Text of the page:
The higher incidence of dementia in PwM, the underuse of formal support services, as well as the increase of migrant populations in Western societies, has implications for the provision of support services for family caregivers of older PwM. Indeed, social and demographic changes lead to more diverse family contexts and care needs (Roberto & Blieszner, 2015). Yet, PwM are underrepresented within research on dementia care, and aging care in general (Zubair & Norris, 2015). Furthermore, empirical research on (the improvement of) shared dementia care within the context of PwM has been notably absent.

Studies that do focus on PwM caring for a person with dementia emphasize practical interventions, such as the employment of an intermediary for families with a migration background (Goeman, King, & Koch, 2016), or better access to dementia support services (Shanley et al., 2012). Such interventions may in some cases help to ease the burden of family caregivers of persons with dementia. However, they do not address how individual and/or collective identity issues and concomitant emotions inform the division of care-tasks. What is neglected in this focus is the complexity of care decisions, and how these decisions are intertwined with feelings and behaviors that are deemed "appropriate" according to social norms (Hochschild, 1983, 2003).

This article remedies this neglect by shedding light on the ways in which the division of care-tasks is informed by the perceptions and experiences of PwM caring for a family member with dementia. In doing so, we aim to enrich our understandings of: (a) why PwM caring for a family member with dementia take up the role of family caregiver; (b) what may impede care sharing within the family and with health or support services; and (c) how gender norms relate to an unequal distribution of care-tasks. Identifying these concerns, as well as suggesting appropriate ways to respond to these concerns, can help progress counseling and support for PwM caring for a family member with dementia—and open up ways for more gender equality.

Theoretical Perspective

To better understand the social structure and moral complexity of emotions, Hochschild (1983, 2003) developed an interpretive framework to study how people make sense of their emotions and how this relates to their social context. This framework is described in terms of "framing rules" and "feeling rules." Our analysis is rooted in this framework.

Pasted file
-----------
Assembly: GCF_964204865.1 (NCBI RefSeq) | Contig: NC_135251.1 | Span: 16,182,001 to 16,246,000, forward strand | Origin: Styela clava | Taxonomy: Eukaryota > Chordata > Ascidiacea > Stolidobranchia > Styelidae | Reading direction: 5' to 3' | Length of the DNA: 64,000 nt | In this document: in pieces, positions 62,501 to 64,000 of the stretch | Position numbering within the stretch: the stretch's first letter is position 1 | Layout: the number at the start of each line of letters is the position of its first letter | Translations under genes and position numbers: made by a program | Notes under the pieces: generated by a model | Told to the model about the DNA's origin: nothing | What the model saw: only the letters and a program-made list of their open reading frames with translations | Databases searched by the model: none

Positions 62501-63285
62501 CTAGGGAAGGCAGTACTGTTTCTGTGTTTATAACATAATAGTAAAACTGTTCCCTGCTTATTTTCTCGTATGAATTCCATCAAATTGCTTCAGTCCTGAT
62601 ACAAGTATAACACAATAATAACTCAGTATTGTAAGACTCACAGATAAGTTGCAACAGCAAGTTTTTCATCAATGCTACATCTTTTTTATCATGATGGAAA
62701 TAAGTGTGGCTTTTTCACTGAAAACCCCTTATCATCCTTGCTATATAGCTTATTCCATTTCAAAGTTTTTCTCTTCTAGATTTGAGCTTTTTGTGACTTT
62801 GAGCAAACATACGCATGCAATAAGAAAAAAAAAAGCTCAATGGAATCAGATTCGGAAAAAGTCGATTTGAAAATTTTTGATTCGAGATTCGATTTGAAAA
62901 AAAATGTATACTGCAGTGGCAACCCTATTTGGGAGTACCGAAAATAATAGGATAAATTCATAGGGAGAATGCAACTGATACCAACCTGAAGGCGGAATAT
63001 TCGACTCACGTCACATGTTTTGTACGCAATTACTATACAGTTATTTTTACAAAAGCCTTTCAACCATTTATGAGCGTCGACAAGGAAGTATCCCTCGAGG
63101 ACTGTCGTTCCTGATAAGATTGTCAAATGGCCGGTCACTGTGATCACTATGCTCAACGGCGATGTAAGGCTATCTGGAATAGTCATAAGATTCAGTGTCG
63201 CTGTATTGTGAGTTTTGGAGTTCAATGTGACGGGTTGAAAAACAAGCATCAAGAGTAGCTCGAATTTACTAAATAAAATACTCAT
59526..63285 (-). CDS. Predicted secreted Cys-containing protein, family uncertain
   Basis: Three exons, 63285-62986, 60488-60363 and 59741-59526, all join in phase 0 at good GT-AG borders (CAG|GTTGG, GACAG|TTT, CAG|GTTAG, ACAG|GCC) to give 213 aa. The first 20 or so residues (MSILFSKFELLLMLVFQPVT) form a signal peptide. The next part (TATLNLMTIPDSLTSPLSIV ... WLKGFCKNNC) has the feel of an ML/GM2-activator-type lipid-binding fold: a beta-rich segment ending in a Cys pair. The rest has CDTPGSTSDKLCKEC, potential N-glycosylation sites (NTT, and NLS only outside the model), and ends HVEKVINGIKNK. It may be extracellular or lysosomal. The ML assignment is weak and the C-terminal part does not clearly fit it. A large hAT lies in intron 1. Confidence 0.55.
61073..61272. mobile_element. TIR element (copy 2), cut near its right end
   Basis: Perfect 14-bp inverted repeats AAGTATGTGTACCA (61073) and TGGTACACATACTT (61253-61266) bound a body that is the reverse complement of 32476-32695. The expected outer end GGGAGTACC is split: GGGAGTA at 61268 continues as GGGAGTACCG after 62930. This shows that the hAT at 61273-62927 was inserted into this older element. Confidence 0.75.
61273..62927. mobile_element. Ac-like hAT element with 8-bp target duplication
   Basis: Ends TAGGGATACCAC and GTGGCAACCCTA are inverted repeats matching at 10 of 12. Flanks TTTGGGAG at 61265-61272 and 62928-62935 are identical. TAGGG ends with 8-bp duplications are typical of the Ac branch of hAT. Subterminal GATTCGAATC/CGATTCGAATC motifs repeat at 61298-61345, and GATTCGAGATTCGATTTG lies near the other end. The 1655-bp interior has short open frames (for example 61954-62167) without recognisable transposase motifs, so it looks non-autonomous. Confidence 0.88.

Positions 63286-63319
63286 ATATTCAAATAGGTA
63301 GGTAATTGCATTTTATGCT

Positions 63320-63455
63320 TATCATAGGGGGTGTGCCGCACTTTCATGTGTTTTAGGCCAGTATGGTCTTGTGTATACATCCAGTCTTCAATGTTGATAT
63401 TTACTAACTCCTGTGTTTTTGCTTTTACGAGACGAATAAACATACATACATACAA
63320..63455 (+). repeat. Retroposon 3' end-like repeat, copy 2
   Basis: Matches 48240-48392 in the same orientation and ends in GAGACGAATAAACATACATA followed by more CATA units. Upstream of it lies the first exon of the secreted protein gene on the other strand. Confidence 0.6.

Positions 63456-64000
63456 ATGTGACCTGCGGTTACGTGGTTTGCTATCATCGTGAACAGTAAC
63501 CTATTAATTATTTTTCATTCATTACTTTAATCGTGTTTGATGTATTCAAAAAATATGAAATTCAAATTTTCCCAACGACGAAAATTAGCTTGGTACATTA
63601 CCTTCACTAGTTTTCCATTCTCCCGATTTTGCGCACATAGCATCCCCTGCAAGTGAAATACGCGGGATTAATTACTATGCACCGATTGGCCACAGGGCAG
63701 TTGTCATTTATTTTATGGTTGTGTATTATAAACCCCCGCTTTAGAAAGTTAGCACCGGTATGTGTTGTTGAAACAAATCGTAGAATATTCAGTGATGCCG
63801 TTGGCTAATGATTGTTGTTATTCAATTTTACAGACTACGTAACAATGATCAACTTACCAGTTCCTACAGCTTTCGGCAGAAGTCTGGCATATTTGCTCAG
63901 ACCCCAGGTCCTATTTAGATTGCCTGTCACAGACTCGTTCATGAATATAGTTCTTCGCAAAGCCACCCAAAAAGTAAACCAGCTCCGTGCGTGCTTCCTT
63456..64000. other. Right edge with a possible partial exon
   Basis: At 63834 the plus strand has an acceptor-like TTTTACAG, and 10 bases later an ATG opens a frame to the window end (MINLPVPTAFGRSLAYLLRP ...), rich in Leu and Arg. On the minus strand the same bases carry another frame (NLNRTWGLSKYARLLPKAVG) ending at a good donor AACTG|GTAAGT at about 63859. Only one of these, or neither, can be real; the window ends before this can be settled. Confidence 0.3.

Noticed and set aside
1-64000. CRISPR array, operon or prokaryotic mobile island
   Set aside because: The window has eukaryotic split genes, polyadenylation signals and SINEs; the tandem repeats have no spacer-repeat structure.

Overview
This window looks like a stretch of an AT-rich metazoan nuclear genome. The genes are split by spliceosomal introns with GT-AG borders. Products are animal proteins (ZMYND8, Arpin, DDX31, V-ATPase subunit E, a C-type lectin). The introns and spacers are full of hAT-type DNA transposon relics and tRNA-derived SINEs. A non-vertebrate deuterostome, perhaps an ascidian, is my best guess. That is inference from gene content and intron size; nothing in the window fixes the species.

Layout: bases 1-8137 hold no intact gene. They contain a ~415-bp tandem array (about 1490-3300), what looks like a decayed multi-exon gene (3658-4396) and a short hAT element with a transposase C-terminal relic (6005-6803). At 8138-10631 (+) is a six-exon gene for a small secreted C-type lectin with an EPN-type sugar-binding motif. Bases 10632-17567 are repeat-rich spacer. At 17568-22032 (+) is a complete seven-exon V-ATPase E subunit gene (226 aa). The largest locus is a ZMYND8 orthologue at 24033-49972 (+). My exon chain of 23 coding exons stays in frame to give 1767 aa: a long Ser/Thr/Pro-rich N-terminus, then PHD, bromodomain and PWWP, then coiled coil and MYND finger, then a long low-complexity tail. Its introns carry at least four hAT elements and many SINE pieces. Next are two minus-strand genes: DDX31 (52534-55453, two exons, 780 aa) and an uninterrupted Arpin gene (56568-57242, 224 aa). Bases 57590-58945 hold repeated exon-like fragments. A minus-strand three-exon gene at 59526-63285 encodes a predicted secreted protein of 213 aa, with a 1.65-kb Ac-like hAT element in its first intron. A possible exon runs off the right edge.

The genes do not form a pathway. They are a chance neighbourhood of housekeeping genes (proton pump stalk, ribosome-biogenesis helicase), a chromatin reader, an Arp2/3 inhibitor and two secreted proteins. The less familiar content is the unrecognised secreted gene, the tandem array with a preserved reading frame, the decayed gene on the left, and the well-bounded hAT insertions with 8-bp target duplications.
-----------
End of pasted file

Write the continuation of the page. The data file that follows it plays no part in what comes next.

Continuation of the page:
Framing rules are "rules governing how it is we see situations" (2003, p. 82). They can be discerned as moral (compared with what is considered morally right), but also pragmatic (compared with what is currently available), or historical (compared with what was right, common or possible before) (2003, p. 116). People use feeling rules, Hochschild argues, to relate to these frames. Feeling rules "define what we imagine we should and shouldn't feel and would like to feel over a range of circumstances; they show how we judge feeling" (2003, p. 82). When we experience feelings, we judge them as appropriate or inappropriate by applying one of the three measures: clinical, moral, and social-situational appropriateness. "Clinical appropriateness refers to what is expectable for 'normal,' 'healthy' persons. Moral appropriateness refers to what is morally legitimate. Social-situational appropriateness refers to what is called for by the norms specific to the situation" (2003, p. 82). Framing rules and feeling rules mutually inform each other, as framing rules "point to the cognitive, meaningful, and interpretive frame within which feeling rules are situated" (Tonkens, 2012, p. 199).

Not surprisingly, framing and feeling rules are gendered because feelings are managed according to the socially constructed framing rules that apply to women and men. For example, women are more likely to be expected to suppress feelings of anger and aggression in the service of "being nice" because of how gender expectations are framed in society (Hochschild, 1983, p. 163). Gender norms that frame certain tasks and behaviors as feminine may be present as an implicit gender subtext (Smith, 1987). Applying Hochschild's concept of framing and feeling rules to the context of our study will offer insights into broader aspects of the caregiving experiences of PwM, and how these experiences are (implicitly) gendered.

1The term person with a migration background was introduced in 2016 in the Netherlands as a replacement for the term allochthonous (originating elsewhere)—the opposite of autochthonous (original inhabitant)—because it was found to be a problematic term (Statistics Netherlands, 2016). PwM is not an ideal term either because it demarcates people on what they are not (e.g. a person with a native Dutch background), and it highlights differences from the majority. Furthermore, although the term PwM is divided into Western and non-Western, in Dutch discourse it commonly refers to persons who are not white. Nonetheless, we adapted this term in our paper because we have yet to come across a term that is more inclusive.